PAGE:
Recommendation 13: Voice of America should assess the need for technical production training of the Persian News Network workers and provide appropriate training. (Action: VOA) Some of the executive producers have received managerial training. This is important for all managers because they are working in a high-stress environment putting shows on the air daily and dealing with two cultures and languages. The OIG team heard repeatedly from workers that the relations between workers and managers were strained, as were the relations among executive producers, managing editors, and anchors. PNN's acting director is trying to improve the situation by bringing together parties who disagree and talking over their differences.

Recommendation 14: Voice of America should provide its Persian News Network managers appropriate managerial training to handle the high-stress environment and to deal with two cultures and languages and various political and religious points of view. (Action: VOA).

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Professional Behavior

The daily working environment at PNN at needs serious attention. The OIG team discussed the problem with BBG and VOA senior managers as well as with the many workers who were interviewed. Virtually everyone voluntarily brought up the subject of disgruntled employees and destructive rumors. Some said that it was the most unpleasant place they had ever worked, citing raised voices and the lack of civil, professional conduct when disagreements arose. The OIG team received many unsolicited documents or e-mails full of grievances, some from anonymous writers. The personal questionnaires also gave examples of some workers not showing respect for other workers or managers. A senior VOA official said PNN's biggest challenge was maintaining an atmosphere of trust and mutual respect. Another hoped that the atmosphere would change when PNN employees were encouraged to tightly focus on creating professional products. It is possible that the situation could be improved if this were the case and if human resource decisions were better communicated to the staff. VOA management and BBG's general counsel are addressing these issues. The OIG team spoke with IBB's Office of Training and Development about possible ways to improve the situation. An IBB training official said that PNN needs training that gets to the root of problems. IBB training could provide a focused session on team building. It could bring in an outside vendor to meet with the staff and managers to uncover all issues and to listen to employee concerns. Since PNN is so large, not everyone could participate, but there could be representatives from all segments of the operation. One or two town hall meetings would explain what the training was to achieve. It would convey the message that "we hear you and we are working to improve things."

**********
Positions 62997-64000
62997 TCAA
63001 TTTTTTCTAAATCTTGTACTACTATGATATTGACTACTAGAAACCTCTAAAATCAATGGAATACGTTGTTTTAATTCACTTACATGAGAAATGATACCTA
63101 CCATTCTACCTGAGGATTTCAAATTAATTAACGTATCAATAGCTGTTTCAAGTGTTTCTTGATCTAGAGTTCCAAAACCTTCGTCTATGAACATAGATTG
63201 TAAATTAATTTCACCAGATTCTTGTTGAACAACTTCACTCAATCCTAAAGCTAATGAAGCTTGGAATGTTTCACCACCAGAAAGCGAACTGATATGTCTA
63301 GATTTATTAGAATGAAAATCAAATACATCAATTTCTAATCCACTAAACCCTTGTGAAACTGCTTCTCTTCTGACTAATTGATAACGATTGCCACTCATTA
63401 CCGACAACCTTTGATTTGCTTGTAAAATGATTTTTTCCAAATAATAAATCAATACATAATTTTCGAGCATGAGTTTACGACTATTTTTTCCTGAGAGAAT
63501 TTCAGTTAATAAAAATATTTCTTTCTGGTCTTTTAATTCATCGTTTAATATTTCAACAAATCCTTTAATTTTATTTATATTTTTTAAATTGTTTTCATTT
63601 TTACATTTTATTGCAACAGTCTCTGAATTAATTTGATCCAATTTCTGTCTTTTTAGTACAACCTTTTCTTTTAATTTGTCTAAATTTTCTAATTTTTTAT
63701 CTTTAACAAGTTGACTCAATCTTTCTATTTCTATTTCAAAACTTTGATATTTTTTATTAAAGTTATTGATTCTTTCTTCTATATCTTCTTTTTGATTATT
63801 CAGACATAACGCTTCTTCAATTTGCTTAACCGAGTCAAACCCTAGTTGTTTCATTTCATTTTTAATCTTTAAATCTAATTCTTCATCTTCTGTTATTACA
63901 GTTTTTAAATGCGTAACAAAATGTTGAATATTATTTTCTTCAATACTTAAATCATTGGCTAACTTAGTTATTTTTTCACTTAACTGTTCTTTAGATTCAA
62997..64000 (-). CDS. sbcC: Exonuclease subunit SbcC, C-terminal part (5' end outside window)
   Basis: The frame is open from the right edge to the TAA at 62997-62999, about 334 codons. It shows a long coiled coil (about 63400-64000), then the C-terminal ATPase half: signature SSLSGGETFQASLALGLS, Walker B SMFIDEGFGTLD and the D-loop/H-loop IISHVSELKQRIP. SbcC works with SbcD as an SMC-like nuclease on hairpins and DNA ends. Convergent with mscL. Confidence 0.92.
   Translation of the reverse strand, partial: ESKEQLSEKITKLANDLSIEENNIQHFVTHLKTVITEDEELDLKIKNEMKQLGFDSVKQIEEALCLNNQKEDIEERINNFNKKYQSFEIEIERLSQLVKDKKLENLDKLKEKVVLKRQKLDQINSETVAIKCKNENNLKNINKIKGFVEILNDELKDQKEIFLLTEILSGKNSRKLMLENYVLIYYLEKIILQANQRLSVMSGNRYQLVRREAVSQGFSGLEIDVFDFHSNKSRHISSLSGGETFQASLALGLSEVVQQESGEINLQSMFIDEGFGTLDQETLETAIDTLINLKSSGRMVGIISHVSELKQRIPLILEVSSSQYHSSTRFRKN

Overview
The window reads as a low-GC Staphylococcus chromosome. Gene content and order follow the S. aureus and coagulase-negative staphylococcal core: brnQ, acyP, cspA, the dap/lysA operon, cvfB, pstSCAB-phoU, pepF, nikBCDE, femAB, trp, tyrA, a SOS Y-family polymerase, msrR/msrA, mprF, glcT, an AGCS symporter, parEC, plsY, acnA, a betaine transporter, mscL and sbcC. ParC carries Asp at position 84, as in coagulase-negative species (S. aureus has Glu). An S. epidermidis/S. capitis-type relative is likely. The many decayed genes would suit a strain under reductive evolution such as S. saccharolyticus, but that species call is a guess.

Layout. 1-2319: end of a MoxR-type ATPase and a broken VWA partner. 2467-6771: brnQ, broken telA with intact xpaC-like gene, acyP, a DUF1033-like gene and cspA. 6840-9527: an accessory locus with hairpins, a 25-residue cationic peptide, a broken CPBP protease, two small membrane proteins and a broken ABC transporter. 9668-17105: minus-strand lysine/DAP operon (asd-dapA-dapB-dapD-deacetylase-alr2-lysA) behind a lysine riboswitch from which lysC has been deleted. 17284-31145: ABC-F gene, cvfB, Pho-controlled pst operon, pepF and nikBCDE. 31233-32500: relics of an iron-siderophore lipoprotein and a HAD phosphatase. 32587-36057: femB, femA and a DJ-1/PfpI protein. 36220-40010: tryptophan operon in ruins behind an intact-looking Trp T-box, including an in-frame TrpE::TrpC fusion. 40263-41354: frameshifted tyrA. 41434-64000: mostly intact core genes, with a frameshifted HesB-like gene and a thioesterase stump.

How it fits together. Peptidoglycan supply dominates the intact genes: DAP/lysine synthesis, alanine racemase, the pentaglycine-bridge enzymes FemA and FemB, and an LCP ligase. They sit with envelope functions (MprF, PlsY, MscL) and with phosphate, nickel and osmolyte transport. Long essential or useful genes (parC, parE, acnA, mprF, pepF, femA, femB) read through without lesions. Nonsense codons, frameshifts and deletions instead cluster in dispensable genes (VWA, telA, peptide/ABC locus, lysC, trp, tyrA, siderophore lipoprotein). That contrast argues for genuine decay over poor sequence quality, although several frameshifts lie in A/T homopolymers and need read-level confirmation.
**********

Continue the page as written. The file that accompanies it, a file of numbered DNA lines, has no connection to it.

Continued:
Recommendation 15: Voice of America, in coordination with the International Broadcasting Bureau's Office of Human Resources, should provide the appropriate team building training for management and staff to address unacceptable professional behavior in the Persian News Network. (Action: VOA, in coordination with IBB)